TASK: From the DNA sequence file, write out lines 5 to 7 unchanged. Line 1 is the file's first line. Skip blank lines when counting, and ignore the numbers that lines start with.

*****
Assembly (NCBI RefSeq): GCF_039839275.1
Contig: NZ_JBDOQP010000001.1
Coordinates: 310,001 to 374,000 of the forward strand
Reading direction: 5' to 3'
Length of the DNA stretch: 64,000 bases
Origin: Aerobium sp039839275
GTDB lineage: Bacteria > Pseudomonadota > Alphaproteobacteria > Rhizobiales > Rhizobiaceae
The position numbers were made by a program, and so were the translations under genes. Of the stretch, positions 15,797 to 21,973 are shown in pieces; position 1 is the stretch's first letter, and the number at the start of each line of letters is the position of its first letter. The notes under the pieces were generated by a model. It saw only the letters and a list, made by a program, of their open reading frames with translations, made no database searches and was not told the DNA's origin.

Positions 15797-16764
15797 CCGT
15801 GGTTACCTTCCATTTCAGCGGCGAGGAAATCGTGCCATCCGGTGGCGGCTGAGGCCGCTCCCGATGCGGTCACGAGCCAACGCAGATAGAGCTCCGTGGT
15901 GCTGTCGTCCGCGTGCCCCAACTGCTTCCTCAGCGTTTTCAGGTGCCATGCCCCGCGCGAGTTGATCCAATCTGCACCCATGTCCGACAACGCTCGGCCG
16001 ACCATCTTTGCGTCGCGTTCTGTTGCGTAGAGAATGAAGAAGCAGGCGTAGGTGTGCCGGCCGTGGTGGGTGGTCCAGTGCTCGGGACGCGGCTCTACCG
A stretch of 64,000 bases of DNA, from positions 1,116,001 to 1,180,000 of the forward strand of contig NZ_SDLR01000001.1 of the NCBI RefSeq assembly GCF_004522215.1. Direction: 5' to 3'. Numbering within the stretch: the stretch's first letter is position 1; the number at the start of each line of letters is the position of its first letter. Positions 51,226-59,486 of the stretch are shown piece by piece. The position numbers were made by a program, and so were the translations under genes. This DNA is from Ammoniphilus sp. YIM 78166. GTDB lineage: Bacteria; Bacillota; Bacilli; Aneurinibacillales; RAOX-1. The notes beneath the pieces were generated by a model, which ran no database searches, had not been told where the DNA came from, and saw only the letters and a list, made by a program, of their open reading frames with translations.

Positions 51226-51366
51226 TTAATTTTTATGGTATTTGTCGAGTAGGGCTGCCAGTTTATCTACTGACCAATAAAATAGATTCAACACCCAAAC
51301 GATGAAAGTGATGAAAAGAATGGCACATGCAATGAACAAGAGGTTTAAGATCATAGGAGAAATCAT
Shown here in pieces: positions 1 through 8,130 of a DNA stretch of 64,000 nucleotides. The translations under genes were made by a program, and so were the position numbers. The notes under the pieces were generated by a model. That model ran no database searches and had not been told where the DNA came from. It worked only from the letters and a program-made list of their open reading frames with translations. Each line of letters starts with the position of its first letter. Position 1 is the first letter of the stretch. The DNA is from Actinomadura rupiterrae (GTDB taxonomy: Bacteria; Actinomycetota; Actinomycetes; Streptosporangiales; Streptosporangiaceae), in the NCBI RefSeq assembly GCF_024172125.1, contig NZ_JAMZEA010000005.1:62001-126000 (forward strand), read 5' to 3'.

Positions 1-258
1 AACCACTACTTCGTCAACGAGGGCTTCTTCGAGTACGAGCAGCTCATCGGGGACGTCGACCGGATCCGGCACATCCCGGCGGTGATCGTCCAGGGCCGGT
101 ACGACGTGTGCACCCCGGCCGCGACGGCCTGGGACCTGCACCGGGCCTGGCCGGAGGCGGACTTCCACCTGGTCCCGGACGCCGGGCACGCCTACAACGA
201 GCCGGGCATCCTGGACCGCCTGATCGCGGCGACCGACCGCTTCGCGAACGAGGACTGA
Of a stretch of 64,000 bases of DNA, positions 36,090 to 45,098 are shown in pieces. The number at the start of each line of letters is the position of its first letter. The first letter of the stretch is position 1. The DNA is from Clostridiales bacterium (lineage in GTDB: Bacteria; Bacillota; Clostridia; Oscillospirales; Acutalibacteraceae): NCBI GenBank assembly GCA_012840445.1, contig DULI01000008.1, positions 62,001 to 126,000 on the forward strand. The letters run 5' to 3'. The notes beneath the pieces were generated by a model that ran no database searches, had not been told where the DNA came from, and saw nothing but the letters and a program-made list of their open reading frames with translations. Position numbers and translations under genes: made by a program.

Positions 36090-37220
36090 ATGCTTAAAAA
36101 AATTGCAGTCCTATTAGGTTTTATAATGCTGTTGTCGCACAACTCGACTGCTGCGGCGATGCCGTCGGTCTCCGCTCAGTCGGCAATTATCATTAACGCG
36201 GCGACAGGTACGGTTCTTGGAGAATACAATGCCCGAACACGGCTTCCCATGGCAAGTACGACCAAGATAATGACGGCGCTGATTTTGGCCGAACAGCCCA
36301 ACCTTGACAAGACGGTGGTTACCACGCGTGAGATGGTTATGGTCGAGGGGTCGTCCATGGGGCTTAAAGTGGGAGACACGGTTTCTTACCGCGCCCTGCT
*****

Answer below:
Length of the DNA stretch: 64,000 bases
Origin: Aerobium sp039839275
GTDB lineage: Bacteria > Pseudomonadota > Alphaproteobacteria > Rhizobiales > Rhizobiaceae